The Making Of 'Deliverance' Was Even More Horrifying Than The Film's Backwoods Locals

The making of Deliverance was a survival story to rival the one on screen. The 1972 movie, based on James Dickey's novel of the same name, is about four friends - Lewis (Burt Reynolds), Ed (Jon Voight), Bobby (Ned Beatty), and Drew (Ronny Cox) - who take a canoe trip down the Cahulawassee River. Rapids are the least dangerous thing they have to face. After an unpleasant encounter with aggressive hillbillies, the men find themselves running for their lives. 

Director John Boorman insisted on making his film feel as authentic and real as possible, and his efforts made Deliverance one of the scariest movies ever. The following anecdotes will take you behind the scenes of Deliverance to show you how he accomplished that mission. During production, all the main actors nearly perished, and there was a fair amount of drama off-camera, as well. Deliverance is to wilderness survival movies as Goodfellas is to mob movies - a prime example of a film that gets every last detail exactly right. More than 45 years later, it still retains its raw, unforgettable power. 

  • The Banjo Kid Couldn't Really Play The Banjo

    Billy Redden wasn't an actor. He was an average kid who was picked to play Lonnie (also known as "Banjo Boy") during a casting call at a local elementary school. Because Redden couldn't play the banjo, John Boorman had to find a way to make it look like he could on screen.

    To achieve the effect, a child who played the banjo sat hidden behind Redden, his hand stuck through the actor's sleeve to reach the fretboard. He did the fingering while Redden pretended to strum.

  • The Movie Was Filmed In Order In Case One Of The Actors Perished

    John Boorman wanted his actors to do their own canoeing. He believed the lack of stuntmen would make for a visceral viewing experience. He got around the fact that the stars were novices by shooting in sequence.

    Ronny Cox recalled: 

    The easy rapids were at the beginning of the film, and the rapids get harder and harder as we go through the film. So by the time we got to the really hard rapids, we had had canoe practice and had been on the water for five or six weeks of six or seven, eight hours a day. So by that time, we were all really good canoers.

    Burt Reynolds, meanwhile, claimed Boorman told him there was a second motive for shooting in sequence: "If one of you drowns, I can write that into the script."

  • Burt Reynolds Actually Went Over The Waterfall In The Canoe

    Burt Reynolds was known as a tough guy, and he reveled in the reputation. So for a scene in which Lewis goes over a waterfall in a canoe, he rebuffed John Boorman's plan to use a dummy. Reynolds said he'd do it himself. That was a big mistake.

    The actor told The Hollywood Reporter:

    I went over the falls and the first thing that happened, I hit a rock and cracked my tailbone, and to this day it hurts. Then I went down to the water below, and it was a whirlpool. I couldn’t get out and a guy there said, "If you get caught, just go to the bottom. You can get out, but you can't swim against it." So I went down to the bottom. What he didn’t tell me was it was going to shoot me up like a [geyser]. So I went out.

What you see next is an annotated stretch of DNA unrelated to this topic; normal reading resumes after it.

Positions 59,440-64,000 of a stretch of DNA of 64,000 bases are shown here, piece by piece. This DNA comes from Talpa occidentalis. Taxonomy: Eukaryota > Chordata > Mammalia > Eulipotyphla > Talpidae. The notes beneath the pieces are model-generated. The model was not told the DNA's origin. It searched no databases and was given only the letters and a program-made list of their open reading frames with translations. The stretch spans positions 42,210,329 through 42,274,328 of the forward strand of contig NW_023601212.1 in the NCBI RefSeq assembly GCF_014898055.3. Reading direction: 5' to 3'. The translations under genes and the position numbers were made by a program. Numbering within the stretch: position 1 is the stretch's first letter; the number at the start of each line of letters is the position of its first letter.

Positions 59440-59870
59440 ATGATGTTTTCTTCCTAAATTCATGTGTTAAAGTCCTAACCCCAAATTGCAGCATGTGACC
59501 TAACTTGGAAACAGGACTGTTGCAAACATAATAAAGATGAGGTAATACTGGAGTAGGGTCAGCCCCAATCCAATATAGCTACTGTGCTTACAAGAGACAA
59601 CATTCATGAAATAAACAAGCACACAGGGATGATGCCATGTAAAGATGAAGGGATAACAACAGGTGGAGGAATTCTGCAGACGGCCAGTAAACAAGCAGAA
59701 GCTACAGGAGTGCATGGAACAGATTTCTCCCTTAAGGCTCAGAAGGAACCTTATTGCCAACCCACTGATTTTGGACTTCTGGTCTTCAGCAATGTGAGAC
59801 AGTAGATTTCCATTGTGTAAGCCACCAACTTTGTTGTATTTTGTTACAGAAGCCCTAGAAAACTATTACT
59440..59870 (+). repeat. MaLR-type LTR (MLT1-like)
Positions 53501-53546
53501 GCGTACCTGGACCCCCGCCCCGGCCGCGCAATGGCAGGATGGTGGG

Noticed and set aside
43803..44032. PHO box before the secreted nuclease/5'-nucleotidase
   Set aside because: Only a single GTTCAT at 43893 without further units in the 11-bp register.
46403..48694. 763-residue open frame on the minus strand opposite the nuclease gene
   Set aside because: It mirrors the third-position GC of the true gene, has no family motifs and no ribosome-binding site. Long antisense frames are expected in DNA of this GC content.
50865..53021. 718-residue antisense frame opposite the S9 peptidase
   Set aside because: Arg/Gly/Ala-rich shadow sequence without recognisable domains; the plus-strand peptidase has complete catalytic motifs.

Adding embarrassment to injury, the force of shooting up out of the water caused Reynolds' costume to be completely torn off. He emerged from the water bare. 

  • Reynolds Brought In The Actor Who Delivered The Infamous 'Purdy Mouth' Line

    Because it took place in real backwater locations, Deliverance needed people with unusual looks to play the villainous hillbillies who pursue the heroes. Of them, the most well-remembered is the "Toothless Man" who utters the immortal line, "He got a real purdy mouth, ain't he?" Burt Reynolds was personally responsible for finding the actor. 

    Knowing they needed someone to fulfill the small but pivotal role, Reynolds remembered Herbert Coward, a guy he once worked with at Ghost Town in the Sky theme park in North Carolina. Coward played a gunfighter there. Since parts of Deliverance were being filmed at the park, Reynolds recommended his old pal for the job, then helped him prepare his lines before filming. 

  • Jon Voight Almost Plummeted Off A Cliff

    Jon Voight wanted to make sure the perils faced in Deliverance were palpable for the audience. This quest for authenticity nearly caused him to plummet off a cliff. The actor told The Guardian he wanted a rock-climbing scene filmed in close-up, which would prevent the use of a stuntman.

    "I was about 10 feet up on the face, which was slippery and almost perpendicular," he said. "I told the two grips below me: 'If I start to fall off, I’m going to push off the rocks. And you’ll catch me.' I started to slip, called out and one of them caught me."

    The danger was worsened by the fact that a sharp rock was mere inches from the actor's head when he was caught. 

  • Ronny Cox Dislocated His Shoulder On Purpose 

    One of the most difficult-to-watch scenes involves the discovery of Drew's body. His arm is twisted up around his head, which can make even the most steadfast viewer queasy. That effect was not achieved through make-up or prosthetics. It's Ronny Cox's real arm. 

    The actor told The Wrap he contracted a mild case of polio as a child. This left him with an ability to "do this thing where my shoulder comes out of place and just completely dislocates." During production, he mentioned this fact to Boorman, who thought it would be great for Drew's demise. Cox agreed, intentionally dislodging his shoulder for the sequence.